Justices Say Jurors May Not Vote Conscience


Jurors must follow the law--not their consciences--even when they strongly believe the law will produce an unjust result, the California Supreme Court ruled Monday.

The court rejected a centuries-old doctrine called “jury nullification,” which gives jurors the power to follow their convictions rather than the law.

“A nullifying jury is essentially a lawless jury,” Chief Justice Ronald M. George wrote for a unanimous court.


Nullification, a doctrine rooted in old English law, has been debated by judges, lawyers and legal scholars for decades. In recent years, advocates of nullification have seen it as a weapon against unpopular tax laws and increasingly harsh criminal sentences.

Monday’s ruling was the first in which the state high court directly confronted the principle. The court held that a judge properly excused a juror who said he could not convict an 18-year-old man of unlawful sex with a minor--the defendant’s 16-year-old former girlfriend.

“Encouraging a jury to nullify a law it finds unjust or to act as the ‘conscience of the community’ by disregarding the court’s instructions may sound lofty,” George wrote, “but such unchecked and unreviewable power can lead to verdicts based upon bigotry and racism.”

The court acknowledged that in criminal cases, juries may continue to nullify the law unless the judge discovers it before a verdict. Although a judge can throw out a guilty verdict if it was not supported by the evidence, a jurist has no authority to override a verdict that favors a defendant.

Monday’s decision, however, is likely to deter nullification because a new jury instruction requires jurors to inform the judge whenever a fellow panelist appears to be deciding a case based on his or her dislike of a law, said Deputy Atty. Gen. Karl S. Mayer.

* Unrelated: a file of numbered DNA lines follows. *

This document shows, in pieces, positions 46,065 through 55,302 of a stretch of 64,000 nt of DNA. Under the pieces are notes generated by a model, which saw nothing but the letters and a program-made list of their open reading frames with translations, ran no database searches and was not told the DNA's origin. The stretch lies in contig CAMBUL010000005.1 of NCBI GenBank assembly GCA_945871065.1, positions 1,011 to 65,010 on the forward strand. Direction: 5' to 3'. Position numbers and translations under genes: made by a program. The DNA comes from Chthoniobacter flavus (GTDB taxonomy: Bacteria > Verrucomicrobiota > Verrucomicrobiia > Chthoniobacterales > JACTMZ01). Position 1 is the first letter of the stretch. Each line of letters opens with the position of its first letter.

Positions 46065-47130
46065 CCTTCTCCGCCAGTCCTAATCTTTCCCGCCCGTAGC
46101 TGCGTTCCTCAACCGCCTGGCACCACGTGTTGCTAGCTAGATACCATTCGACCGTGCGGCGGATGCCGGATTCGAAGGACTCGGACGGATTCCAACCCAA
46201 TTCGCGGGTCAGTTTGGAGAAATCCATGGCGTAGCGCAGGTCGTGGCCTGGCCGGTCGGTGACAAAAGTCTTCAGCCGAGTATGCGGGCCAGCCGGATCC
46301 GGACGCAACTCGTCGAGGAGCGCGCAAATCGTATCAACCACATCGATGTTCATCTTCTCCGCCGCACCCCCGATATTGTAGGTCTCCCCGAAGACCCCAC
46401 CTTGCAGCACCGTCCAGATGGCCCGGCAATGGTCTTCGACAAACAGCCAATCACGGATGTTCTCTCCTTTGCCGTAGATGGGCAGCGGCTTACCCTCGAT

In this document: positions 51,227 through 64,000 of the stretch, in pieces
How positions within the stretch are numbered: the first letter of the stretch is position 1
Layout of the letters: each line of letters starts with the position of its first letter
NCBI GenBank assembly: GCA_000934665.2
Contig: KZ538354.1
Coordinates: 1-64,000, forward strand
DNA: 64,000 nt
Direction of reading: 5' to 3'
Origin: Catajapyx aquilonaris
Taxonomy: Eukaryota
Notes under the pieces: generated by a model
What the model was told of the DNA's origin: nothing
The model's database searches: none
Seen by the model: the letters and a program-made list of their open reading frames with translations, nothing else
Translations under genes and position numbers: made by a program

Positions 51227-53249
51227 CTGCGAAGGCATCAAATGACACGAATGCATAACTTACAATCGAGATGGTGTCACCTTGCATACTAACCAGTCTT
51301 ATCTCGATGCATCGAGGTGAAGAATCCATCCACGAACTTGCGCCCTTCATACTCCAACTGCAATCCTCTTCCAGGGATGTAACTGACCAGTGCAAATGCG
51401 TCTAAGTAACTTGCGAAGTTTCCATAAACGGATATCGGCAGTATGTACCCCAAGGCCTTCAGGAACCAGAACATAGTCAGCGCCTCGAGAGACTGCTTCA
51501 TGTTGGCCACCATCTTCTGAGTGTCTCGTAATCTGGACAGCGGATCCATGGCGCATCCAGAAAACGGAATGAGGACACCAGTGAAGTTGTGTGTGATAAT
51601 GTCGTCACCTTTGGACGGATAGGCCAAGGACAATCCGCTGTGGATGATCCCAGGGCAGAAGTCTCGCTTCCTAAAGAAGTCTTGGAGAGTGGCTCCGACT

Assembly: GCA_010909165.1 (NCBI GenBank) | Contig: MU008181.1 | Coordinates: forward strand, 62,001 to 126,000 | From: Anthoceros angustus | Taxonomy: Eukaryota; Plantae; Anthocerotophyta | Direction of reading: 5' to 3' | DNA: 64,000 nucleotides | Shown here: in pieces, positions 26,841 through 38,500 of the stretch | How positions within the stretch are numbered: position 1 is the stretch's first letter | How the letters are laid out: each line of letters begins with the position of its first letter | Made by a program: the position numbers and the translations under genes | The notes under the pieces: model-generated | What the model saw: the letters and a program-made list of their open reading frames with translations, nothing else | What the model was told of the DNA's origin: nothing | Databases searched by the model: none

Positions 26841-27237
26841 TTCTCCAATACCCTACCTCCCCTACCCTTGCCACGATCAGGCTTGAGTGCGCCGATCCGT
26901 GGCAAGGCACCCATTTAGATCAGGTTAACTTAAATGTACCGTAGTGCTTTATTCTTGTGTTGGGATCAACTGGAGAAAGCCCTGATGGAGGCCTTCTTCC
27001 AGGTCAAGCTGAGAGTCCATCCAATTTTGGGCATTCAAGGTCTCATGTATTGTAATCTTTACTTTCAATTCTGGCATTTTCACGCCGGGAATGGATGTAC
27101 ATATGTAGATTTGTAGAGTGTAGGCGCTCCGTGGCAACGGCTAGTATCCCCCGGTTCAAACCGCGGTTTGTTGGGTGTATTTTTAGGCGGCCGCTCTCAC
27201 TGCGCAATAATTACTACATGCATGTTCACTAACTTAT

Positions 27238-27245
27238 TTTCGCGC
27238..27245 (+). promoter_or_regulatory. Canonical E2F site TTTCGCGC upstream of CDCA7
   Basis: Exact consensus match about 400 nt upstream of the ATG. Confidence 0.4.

Mayer, who represented the prosecution in the case before the high court, called the court’s decision a “clear rejection” of jury nullification.


“If it comes to the attention of the court, this should stop it,” Mayer said.

University of Santa Clara law professor Gerald Uelmen said the ruling is particularly timely because the new jury instruction will increasingly force judges to decide whether to remove jurors for nullification.

Even with the instruction, nullification probably will persist, he said. In most cases, “jury nullification is not explicit,” Uelmen said. “It is almost subliminal. The jury applies a higher standard of reasonable doubt because they don’t like the law.”

Nullification’s history in the United State is long and broad: Northern jurors used it to protect runaway slaves prior to the Civil War and, conversely, some juries in the South refused to convict whites who killed or assaulted blacks or civil rights activists.

More recently, juries have spared draft resisters and marijuana users. Juries also have refused to find some defendants guilty because they believe sentences under the three-strikes law are too harsh.

American courts that have considered nullification have generally ruled against it. On the other hand, the constitutions of three states--Georgia, Indiana and Maryland--say that jurors should judge questions of law as well as fact.

Judicial decisions in those states have “essentially nullified” the constitutional provisions, George noted in Monday’s ruling.


Until this week, the California Supreme Court had not clearly confronted jury nullification because the practice is generally hidden from a court’s scrutiny, lawyers said. Most jurors do not admit that they are basing their decisions on disagreement with the law.